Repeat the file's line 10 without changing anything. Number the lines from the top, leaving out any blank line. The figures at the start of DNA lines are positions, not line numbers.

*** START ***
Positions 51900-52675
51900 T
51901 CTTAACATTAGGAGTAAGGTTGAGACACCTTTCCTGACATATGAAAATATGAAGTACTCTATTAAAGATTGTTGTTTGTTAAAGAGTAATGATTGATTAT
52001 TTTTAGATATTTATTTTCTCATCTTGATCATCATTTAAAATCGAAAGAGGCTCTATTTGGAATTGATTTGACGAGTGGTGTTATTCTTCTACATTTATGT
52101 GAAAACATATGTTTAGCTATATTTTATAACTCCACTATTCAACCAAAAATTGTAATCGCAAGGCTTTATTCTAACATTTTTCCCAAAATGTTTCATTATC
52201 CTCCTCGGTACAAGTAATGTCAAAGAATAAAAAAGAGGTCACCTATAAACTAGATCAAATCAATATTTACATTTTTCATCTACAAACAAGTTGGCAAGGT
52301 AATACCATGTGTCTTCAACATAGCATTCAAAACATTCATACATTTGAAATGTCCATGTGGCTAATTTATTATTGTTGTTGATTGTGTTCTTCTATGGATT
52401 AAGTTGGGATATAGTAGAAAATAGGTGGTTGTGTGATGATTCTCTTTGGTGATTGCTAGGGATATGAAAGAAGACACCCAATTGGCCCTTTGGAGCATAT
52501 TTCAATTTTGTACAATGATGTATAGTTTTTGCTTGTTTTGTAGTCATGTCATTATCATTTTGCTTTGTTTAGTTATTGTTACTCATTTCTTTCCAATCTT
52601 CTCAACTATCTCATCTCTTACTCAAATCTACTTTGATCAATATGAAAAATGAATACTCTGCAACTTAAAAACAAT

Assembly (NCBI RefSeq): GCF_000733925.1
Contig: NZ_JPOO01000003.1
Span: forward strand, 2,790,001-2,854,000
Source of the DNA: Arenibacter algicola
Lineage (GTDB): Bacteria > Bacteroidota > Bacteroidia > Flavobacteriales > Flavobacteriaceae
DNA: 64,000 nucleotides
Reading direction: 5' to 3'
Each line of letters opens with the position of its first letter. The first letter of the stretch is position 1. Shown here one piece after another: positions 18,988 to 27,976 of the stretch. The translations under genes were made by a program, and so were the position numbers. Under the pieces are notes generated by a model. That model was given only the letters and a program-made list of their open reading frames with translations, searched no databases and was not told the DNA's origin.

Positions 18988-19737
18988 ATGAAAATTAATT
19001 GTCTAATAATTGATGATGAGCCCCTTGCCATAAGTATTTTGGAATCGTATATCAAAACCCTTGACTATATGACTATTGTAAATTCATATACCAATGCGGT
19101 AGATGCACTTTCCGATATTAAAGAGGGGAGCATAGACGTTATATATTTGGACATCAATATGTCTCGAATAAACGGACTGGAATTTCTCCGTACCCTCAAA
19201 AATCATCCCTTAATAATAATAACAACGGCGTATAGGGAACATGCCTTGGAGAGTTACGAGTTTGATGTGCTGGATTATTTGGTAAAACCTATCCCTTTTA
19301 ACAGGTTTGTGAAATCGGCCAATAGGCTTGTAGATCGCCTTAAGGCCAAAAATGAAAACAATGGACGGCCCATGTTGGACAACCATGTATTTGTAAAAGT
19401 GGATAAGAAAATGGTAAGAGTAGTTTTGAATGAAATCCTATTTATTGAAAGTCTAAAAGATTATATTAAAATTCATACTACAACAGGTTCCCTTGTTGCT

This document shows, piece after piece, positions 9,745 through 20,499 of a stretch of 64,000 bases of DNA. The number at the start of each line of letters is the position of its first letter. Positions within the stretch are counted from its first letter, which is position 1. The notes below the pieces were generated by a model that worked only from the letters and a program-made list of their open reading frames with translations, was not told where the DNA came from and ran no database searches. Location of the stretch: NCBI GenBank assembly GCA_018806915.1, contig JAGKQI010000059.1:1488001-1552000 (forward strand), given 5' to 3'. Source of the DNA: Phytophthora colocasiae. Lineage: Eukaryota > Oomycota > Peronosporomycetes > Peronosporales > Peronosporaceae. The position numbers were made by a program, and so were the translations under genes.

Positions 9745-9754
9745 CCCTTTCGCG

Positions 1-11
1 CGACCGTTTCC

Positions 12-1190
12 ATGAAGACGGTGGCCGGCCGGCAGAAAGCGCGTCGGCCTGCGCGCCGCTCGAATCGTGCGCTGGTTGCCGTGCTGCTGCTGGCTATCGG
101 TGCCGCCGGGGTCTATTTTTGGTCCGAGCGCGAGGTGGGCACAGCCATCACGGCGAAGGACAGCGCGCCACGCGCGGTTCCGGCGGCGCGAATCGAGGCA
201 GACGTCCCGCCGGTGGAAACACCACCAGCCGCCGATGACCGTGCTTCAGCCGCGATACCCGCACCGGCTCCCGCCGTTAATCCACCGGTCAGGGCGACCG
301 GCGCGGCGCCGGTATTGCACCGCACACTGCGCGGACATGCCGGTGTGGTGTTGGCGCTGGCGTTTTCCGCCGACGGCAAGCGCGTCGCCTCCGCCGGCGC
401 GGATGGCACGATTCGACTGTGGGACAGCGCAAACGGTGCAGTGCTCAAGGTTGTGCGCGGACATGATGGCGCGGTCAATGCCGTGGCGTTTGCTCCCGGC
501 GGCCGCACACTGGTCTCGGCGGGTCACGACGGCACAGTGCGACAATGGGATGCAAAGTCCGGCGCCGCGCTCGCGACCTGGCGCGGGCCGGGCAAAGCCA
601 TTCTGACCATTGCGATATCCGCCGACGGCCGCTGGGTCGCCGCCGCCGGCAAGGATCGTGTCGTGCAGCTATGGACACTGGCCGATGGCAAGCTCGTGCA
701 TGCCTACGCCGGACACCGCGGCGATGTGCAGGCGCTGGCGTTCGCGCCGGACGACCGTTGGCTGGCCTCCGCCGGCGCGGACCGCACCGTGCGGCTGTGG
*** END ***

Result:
52601 CTCAACTATCTCATCTCTTACTCAAATCTACTTTGATCAATATGAAAAATGAATACTCTGCAACTTAAAAACAAT